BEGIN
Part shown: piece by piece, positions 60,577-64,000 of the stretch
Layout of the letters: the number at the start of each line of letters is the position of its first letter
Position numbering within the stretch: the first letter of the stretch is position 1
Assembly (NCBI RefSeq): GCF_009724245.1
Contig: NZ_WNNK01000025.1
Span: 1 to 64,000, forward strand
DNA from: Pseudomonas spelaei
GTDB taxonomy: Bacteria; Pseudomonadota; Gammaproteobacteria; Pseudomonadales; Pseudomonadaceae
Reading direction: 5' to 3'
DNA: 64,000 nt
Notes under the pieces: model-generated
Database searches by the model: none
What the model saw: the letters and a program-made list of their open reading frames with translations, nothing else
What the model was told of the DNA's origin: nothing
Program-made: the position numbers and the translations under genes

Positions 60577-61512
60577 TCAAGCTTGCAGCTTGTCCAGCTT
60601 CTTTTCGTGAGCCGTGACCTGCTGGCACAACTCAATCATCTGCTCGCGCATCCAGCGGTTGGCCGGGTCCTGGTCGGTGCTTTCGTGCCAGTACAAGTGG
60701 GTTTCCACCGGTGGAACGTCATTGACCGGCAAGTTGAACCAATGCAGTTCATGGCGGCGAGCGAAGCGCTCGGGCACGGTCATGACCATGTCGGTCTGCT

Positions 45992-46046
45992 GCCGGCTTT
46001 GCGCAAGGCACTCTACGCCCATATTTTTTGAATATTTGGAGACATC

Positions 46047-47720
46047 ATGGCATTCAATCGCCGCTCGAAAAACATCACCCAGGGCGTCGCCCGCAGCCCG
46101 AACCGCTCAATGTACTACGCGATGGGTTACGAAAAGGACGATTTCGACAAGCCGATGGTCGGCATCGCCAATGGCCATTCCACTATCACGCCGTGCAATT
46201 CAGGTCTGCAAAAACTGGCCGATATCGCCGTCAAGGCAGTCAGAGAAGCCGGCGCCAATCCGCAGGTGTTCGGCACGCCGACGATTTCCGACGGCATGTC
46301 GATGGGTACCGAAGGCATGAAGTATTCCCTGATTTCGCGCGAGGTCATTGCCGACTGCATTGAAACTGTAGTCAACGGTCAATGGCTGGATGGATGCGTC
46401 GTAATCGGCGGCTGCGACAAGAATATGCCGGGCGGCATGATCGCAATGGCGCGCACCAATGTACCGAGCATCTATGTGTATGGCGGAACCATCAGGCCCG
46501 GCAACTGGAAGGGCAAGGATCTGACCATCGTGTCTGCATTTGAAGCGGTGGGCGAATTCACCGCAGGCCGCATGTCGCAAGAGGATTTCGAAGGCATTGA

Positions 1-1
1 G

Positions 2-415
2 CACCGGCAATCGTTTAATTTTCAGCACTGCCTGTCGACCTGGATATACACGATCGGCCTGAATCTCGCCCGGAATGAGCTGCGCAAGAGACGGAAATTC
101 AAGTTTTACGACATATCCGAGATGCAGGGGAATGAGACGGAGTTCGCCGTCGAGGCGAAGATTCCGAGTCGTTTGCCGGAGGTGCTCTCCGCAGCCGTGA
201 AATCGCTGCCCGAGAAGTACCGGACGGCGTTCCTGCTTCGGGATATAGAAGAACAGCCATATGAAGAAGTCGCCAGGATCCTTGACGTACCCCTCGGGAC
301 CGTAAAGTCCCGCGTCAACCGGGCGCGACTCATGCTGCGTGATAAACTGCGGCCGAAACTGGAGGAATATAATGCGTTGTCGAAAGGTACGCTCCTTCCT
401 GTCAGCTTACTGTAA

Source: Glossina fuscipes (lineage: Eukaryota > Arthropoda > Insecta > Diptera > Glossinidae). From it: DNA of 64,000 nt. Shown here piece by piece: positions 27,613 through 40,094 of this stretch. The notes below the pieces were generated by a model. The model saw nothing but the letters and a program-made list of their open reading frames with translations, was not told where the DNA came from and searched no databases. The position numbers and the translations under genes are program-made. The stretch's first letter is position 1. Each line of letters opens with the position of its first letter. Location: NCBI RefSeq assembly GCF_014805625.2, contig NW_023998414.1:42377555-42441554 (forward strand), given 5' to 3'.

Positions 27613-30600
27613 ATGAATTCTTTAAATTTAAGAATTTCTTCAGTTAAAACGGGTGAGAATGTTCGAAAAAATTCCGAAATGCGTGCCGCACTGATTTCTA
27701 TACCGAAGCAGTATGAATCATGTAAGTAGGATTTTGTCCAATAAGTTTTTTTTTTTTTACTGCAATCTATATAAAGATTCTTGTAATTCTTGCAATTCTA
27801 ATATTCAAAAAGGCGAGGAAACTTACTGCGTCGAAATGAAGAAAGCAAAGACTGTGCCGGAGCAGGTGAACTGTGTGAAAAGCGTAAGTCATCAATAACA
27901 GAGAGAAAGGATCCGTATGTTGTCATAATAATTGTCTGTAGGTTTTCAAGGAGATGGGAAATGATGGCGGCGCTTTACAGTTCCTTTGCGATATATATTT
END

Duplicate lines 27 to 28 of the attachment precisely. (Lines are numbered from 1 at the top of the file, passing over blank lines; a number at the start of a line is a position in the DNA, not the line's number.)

46301 GATGGGTACCGAAGGCATGAAGTATTCCCTGATTTCGCGCGAGGTCATTGCCGACTGCATTGAAACTGTAGTCAACGGTCAATGGCTGGATGGATGCGTC
46401 GTAATCGGCGGCTGCGACAAGAATATGCCGGGCGGCATGATCGCAATGGCGCGCACCAATGTACCGAGCATCTATGTGTATGGCGGAACCATCAGGCCCG